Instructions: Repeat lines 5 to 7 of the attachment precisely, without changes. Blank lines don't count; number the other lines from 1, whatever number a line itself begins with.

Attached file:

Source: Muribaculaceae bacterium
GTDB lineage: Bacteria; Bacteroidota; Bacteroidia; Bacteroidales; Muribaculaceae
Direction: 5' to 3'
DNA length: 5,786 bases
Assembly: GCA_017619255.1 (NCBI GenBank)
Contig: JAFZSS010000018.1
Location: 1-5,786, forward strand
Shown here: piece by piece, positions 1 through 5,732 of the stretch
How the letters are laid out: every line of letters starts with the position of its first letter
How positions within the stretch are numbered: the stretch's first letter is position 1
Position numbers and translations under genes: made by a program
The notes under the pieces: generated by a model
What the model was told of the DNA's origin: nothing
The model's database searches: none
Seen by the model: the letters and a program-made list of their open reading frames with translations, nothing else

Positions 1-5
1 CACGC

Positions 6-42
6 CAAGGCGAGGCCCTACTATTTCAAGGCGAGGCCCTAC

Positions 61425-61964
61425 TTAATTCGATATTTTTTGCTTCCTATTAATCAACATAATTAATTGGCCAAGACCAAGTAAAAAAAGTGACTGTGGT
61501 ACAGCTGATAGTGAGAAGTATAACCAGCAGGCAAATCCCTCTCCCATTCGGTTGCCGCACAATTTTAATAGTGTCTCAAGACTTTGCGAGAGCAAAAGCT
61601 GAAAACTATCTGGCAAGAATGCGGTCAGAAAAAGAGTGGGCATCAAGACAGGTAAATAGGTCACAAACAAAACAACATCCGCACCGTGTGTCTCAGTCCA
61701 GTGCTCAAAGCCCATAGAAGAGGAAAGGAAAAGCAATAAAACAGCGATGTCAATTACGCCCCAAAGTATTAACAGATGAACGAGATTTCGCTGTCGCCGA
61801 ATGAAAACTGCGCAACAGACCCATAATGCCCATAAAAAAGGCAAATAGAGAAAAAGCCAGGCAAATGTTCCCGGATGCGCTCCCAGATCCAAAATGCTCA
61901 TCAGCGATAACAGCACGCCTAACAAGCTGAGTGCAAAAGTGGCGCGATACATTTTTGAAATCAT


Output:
Assembly: GCA_017619255.1 (NCBI GenBank)
Contig: JAFZSS010000018.1
Location: 1-5,786, forward strand